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Christopher Codrington was a British soldier and colonial governor, whose father was captain-general of the Leeward Isles, he was born in the island of Barbados, in 1668. Educated at Christ Church, Oxford, he was elected a fellow of All Souls, and served with the British forces in Flanders, where he was honoured with captaincy in the Guards.

In 1668 he attended King William III. on his visit to Oxford, and was chosen to deliver the University oration.

In 1697, on the death of his father, he was appointed captain-general and commander-in-chief of the Leeward Isles.

In 1703 he commanded the unsuccessful British expedition against Guadeloupe. After this he resigned his governorship, and spent the rest of his life in retirement and study on his Barbados estates.

He died on the 7th of April 1710, bequeathing these estates to the Society for the Propagation of the Gospel in Foreign Parts for the foundation of a college in Barbados. This college, known as the Codrington college, was built in 1714-1742. To All Souls College, Oxford, he bequeathed books worth 6000 and 10,000 in money, out of which was built and endowed the Codrington library there.

Permission requested to use information from http://www.cavehill.uwi.edu

Codrington College offers training for candidates to the sacred Priesthood. In addition the College continually seeks ways in which to serve the Church and the wider community. The College has recently moved towards a MA Degree in Theology. The College is located in the Diocese Of Barbados of which, until recently, the Right Reverend Rufus Brome was Bishop. An election will be held shortly to choose his successor.

Situated in beautiful and tranquil surroundings on the Atlantic Coast of Barbados, Dr. Bindley, a former Principal, was once moved to describe it as 'Oxford adapted to the tropics.'


Codrington College is the oldest Anglican Theological College in the Western Hemisphere. It was established by the will of General Christopher Codrington who died in 1710. On 9th September 1745, Codrington College was opened as grammar school, this was the first step along a road that is marked with commendable academic achievements. By the year 1829, Codrington had become a full-fledged College, a step closer to the realization of the hope of its founder Christopher Codrington whose desire it was to have an academic institution in which persons could be trained in 'Physics and Chirugery as well as Divinity.' In 1831 the College was almost totally destroyed by a hurricane, after which the present building was constructed.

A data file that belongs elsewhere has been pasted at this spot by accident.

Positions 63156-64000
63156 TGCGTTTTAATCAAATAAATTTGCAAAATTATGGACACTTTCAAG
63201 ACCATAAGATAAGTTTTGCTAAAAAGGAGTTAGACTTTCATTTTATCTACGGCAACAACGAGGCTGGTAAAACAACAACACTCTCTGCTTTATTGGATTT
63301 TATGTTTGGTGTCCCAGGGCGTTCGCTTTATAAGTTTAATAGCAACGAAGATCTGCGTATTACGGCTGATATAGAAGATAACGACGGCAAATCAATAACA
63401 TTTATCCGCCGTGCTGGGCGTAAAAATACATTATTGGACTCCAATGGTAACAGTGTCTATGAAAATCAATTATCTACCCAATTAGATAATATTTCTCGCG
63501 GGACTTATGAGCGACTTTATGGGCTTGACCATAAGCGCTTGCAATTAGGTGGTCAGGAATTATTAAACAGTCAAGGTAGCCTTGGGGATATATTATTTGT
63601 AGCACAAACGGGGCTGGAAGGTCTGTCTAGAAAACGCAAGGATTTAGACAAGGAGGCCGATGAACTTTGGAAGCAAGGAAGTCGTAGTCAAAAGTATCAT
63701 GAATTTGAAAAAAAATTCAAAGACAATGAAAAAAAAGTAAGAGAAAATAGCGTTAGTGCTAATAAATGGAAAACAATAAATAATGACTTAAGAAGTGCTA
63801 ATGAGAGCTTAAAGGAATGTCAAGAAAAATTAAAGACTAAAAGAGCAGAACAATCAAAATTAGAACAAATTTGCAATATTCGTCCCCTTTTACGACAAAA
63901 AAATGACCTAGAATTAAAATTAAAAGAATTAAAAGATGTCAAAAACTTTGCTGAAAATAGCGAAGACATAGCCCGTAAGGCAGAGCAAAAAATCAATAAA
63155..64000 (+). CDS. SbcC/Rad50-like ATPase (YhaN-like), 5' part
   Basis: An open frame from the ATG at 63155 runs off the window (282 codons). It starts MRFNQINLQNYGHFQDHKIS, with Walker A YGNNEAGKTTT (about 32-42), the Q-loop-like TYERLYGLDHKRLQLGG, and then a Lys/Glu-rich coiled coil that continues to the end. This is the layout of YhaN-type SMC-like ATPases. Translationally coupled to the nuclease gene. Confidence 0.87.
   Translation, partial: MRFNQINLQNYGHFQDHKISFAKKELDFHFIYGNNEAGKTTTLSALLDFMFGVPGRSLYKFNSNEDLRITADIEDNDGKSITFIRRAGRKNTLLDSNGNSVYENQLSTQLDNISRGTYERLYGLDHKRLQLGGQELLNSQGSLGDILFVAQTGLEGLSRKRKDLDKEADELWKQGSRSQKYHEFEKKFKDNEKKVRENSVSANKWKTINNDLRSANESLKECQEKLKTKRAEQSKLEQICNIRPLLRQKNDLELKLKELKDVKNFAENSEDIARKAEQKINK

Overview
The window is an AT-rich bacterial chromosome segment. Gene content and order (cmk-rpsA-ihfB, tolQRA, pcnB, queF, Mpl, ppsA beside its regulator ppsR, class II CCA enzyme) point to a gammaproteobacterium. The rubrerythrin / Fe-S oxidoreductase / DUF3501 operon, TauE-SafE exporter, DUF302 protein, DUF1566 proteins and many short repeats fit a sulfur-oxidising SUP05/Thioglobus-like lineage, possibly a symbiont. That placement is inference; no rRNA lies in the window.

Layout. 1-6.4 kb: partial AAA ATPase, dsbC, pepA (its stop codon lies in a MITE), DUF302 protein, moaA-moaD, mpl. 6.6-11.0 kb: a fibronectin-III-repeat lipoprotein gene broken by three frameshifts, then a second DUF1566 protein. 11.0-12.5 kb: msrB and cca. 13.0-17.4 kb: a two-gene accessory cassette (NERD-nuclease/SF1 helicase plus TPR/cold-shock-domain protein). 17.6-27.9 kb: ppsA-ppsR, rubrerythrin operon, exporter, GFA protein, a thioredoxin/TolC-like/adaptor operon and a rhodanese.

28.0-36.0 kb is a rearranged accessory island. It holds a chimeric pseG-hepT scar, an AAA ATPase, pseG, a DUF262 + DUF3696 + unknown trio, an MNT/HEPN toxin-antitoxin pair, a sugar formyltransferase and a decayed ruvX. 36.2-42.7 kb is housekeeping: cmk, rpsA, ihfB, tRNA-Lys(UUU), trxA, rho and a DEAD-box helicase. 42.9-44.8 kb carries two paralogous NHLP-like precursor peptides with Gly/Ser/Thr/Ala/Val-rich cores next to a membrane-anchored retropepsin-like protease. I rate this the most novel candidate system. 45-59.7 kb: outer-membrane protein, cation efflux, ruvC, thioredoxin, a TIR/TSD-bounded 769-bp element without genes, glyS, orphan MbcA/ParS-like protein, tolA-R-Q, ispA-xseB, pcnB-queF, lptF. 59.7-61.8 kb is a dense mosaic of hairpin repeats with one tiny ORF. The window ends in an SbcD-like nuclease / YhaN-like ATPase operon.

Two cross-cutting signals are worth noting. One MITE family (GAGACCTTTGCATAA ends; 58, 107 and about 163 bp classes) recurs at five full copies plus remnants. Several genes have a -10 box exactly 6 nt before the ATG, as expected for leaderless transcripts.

Since its affiliation to the University of Durham, England in 1875, it has maintained high academic standards. In 1955 with the opening of the University College of the West Indies, the Classical Faculty of the College was closed. The College became an affiliate of the University of the West Indies in 1965, preparing candidates for the Licentiate in Theology (L Th) and the Bachelor of Arts (BA) (Theology).



The United Theological College of the West Indies (UTCWI) (comprising several former independent colleges in Jamaica) was established in 1966 and, shortly afterwards, became affiliated with the University of the West Indies. The other Theological Colleges affiliated to UWI are: St. Michael's Theological Centre in Jamaica and the St. John Vianney in Trinidad.

Graduates in Theology of the University have pursued further studies in institutions abroad and have achieved high academic distinctions which have reflected both their own worth as well as the standard of training which they have received at the Theological Colleges affiliated to UWI.

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